Modern manufacturing is rapidly adopting model-based definition (MBD). When employing an MBD strategy, the CAD model becomes more than the nominal to which all parts are measured and inspected against. MBD keeps the all-important digital thread intact—from design to manufacturing to inspection and quality reporting.
Displaying 11-20 of 46 results for
Manufacturers face a difficult task juggling the current “innovation agenda.” Today, the Industrial Internet of Things (IIoT), robotic automation and artificial intelligence (AI) are all poised to be the next big thing.
Industry 4.0 is inevitable, and everyone is looking to find a way forward. But manufacturing leaders who focus only on the technology involved will be frustrated—because the new industrial revolution is just as much a culture and people thing as it is a technology thing.
Several years ago, a global commercial vehicle maker asked my firm to develop a remote fleet management, health and performance portal that would open a new revenue stream.
Being a competitive player in the aerospace and defense industry is no small feat. In an industry in which you need to be accountable for every piece of an assembly, meeting customer expectations and requirements can be daunting tasks.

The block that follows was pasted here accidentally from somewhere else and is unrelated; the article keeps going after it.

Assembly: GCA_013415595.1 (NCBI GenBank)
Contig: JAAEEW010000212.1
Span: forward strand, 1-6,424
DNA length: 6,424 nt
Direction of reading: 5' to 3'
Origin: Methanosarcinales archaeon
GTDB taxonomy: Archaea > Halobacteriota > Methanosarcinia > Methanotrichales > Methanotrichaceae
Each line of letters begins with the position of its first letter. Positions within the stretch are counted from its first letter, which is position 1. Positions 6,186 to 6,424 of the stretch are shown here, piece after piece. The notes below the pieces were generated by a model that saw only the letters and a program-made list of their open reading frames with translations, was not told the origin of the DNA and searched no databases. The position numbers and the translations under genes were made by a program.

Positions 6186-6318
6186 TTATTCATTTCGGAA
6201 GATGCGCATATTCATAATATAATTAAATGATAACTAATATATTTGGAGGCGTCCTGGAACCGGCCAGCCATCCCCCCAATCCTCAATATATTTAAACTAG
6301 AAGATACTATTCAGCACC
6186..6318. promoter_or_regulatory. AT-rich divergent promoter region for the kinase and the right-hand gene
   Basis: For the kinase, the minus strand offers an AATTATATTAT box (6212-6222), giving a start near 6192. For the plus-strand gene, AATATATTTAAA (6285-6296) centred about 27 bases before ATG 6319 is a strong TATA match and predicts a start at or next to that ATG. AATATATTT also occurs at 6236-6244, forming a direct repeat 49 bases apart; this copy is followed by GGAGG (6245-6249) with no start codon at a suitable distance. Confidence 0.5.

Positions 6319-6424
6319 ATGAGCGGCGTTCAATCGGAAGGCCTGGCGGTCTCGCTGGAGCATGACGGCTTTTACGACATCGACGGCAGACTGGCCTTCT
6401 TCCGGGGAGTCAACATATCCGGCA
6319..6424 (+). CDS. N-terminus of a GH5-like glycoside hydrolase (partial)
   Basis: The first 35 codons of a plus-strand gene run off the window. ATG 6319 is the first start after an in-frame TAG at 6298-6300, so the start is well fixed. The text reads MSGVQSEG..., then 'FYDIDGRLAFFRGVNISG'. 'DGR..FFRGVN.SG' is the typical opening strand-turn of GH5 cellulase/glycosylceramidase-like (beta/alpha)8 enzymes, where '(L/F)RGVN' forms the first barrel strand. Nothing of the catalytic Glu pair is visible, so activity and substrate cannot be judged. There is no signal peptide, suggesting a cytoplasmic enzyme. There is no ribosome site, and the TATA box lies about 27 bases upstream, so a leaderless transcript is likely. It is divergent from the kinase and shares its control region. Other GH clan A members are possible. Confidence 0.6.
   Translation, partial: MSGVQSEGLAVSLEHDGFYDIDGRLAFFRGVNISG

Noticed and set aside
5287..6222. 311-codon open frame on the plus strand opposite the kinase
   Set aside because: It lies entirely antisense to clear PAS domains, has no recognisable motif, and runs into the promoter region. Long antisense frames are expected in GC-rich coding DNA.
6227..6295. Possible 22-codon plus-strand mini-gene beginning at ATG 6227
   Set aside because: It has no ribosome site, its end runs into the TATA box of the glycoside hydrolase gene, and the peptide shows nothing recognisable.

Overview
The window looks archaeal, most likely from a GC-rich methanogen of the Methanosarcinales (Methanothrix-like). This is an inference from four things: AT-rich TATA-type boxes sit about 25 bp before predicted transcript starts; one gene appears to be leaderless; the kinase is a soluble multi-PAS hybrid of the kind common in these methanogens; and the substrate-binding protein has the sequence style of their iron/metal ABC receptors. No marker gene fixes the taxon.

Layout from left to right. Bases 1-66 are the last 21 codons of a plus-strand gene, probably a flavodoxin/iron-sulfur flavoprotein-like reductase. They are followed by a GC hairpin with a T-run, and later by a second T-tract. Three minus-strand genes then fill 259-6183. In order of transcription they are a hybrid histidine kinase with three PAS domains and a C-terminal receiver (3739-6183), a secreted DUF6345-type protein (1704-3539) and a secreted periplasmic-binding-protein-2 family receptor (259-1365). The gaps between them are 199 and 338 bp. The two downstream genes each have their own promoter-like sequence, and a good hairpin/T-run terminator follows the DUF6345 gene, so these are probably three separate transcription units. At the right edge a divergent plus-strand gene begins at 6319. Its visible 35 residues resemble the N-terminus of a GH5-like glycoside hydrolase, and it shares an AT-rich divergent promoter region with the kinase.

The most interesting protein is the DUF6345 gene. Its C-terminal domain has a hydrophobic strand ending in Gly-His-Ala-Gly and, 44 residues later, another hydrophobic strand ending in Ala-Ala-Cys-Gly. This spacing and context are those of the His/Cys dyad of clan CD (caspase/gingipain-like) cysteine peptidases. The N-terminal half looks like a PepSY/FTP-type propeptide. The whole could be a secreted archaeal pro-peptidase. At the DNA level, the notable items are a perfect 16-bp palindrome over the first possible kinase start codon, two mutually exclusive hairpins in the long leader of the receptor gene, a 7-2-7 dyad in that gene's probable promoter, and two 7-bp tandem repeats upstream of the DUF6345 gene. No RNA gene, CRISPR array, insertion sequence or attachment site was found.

The US Department of Defense (DoD) is keen on exploring the implementation of additive equipment in the battlefield and shipboard for quick-turn part fabrication.
In the early days at CNC Software, we saw that our Mastercam CAD/CAM system was only part of a larger manufacturing solution and that an open architecture foundation could allow seamless data communication with complementary devices and systems across the shop floor.
Defense systems are, by design, built to defend against threats. Today, however, manufacturers of these systems are focusing on an entirely new kind of threat: security breaches targeting their automation systems.
It’s a familiar scenario at the factory. Quality issues have reared their ugly heads, requiring rework, causing backorders, delaying shipments, and driving tense daily customer calls. Meanwhile, the team works to address production issues using a mix of day-old post-mortem reports, shop-floor observations captured on notepads, and other operational data summarized on spreadsheets and sticky notes.
In today’s booming software landscape, you see highly dynamic teams quickly iterating to develop and improve their products. Yet while the world’s software creators have learned to “move fast and break things,” hardware developers are still (slowly) moving to adopt a more agile product development methodology.